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Global private debt market means good things for local investors

by , 28 January 2013

Since the start of the financial crisis, which forced banks to shrink their balance sheets, there've been predictions of the development of a private debt market to plug the financing gap for the private equity industry. Financial advisors are now saying that UK investors would benefit from a private debt market and that private debt is reaching its peak in India. But what does this mean for investors in Africa?
“The model was there at the start of the private equity and hedge fund markets but isn’t currently there for the private debt market,” said James Newsome, managing partner at specialist private debt advisory firm Avebury Capital Partners, in an article by Financial news.
 
This situation is expected to change. As the debt offered by alternative finance houses is likely to be more expensive than from a bank, competition for deals has reduced spreads, explains Fenton Burgin, a partner at financial advisory firm Deloitte.
 
In many cases, the advantages of private debt will be enough to tempt buyout firms to use new lenders.
 
Many debt managers also offer debt across the capital structure.
 
But private debt has reached its peak in India, according to an article by the Calcutta Telegraph.
 
It notes that in private placement of debts, firms issue bonds to institutional investors to raise capital.
 
But what does this rise in international private debt mean for the South African investor market?
South Africa can expect a mixed bag for 2013, according to Tendani Mantshimuli, a consumer economist at Liberty, in an article on MoneyWeb.
 
While all eyes are on Europe, the impact on our economy and investor market is much greater.
 
In its medium-term policy statement, government committed to continue with its infrastructure programme. This is good news because government and public corporations have picked up the slack as the private sector scaled down on investment expenditure, says Mantshimuli.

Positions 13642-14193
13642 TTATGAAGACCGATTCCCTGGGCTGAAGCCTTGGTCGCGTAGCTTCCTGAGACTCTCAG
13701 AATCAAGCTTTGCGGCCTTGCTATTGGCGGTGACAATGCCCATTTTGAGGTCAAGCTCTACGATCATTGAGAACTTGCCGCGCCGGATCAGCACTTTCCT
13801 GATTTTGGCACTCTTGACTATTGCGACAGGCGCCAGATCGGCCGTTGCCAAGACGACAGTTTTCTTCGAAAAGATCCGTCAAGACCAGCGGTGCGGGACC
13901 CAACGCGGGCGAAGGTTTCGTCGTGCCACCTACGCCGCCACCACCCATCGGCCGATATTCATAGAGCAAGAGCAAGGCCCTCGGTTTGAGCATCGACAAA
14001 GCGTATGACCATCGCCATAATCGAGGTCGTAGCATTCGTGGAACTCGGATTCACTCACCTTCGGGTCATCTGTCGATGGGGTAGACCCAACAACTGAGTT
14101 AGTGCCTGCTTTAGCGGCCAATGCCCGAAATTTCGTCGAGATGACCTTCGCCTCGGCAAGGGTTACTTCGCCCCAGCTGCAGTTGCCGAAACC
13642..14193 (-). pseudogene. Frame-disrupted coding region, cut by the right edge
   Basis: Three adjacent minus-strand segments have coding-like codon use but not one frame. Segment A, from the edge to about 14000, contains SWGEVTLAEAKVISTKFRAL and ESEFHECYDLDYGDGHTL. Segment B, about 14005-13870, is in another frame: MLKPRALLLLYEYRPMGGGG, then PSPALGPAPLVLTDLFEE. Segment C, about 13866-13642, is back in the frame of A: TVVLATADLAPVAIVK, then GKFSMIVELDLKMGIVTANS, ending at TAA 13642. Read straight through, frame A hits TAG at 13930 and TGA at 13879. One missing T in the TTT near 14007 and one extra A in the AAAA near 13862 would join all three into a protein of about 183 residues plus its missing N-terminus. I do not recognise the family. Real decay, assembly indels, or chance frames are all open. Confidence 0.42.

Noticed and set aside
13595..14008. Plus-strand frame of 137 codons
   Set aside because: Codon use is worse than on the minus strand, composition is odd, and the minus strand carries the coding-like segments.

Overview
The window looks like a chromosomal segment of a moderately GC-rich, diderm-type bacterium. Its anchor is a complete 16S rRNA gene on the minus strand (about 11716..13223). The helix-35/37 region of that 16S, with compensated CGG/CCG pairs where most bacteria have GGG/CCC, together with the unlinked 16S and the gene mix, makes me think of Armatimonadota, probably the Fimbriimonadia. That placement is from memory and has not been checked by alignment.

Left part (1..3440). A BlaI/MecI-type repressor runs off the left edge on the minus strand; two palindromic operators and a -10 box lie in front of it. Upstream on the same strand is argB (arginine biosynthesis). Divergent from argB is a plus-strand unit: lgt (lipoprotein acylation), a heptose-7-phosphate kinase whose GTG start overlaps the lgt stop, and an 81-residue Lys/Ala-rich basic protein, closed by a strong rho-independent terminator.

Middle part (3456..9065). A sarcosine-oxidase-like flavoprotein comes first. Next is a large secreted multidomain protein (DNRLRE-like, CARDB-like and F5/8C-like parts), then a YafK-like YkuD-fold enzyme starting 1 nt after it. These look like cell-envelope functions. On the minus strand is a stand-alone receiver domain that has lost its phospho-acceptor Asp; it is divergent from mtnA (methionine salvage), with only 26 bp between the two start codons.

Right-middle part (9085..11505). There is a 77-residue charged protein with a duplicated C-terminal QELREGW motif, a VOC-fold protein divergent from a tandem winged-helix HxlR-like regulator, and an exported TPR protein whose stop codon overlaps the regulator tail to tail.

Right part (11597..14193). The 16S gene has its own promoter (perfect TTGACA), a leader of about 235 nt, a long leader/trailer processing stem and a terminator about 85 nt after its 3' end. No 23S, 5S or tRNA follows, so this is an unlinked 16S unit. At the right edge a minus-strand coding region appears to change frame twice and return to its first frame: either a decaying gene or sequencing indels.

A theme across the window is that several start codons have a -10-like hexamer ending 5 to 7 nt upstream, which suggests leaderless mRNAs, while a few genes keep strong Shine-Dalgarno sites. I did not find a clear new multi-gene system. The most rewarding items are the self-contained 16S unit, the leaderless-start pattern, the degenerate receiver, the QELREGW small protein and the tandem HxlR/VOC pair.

Rates are likely to remain unchanged throughout 2013. This means that the cost of servicing debt will remain at low levels, which should still continue to support highly indebted consumers to work down their debt levels. “The model was there at the start of the private equity and hedge fund markets but isn’t currently there for the private debt market,” said James Newsome, managing partner at specialist private debt advisory firm Avebury Capital Partners, in an article by Financial news.
 
This situation is expected to change. As the debt offered by alternative finance houses is likely to be more expensive than from a bank, competition for deals has reduced spreads, explains Fenton Burgin, a partner at financial advisory firm Deloitte.
 
In many cases, the advantages of private debt will be enough to tempt buyout firms to use new lenders.
 
Many debt managers also offer debt across the capital structure.
 
But private debt has reached its peak in India, according to an article by the Calcutta Telegraph.
 
It notes that in private placement of debts, firms issue bonds to institutional investors to raise capital.
 
But what does this rise in international private debt mean for the South African investor market?
South Africa can expect a mixed bag for 2013, according to Tendani Mantshimuli, a consumer economist at Liberty, in an article on MoneyWeb.
 
While all eyes are on Europe, the impact on our economy and investor market is much greater.
 
In its medium-term policy statement, government committed to continue with its infrastructure programme. This is good news because government and public corporations have picked up the slack as the private sector scaled down on investment expenditure, says Mantshimuli.
 
Rates are likely to remain unchanged throughout 2013. This means that the cost of servicing debt will remain at low levels, which should still continue to support highly indebted consumers to work down their debt levels. 


Global private debt market means good things for local investors
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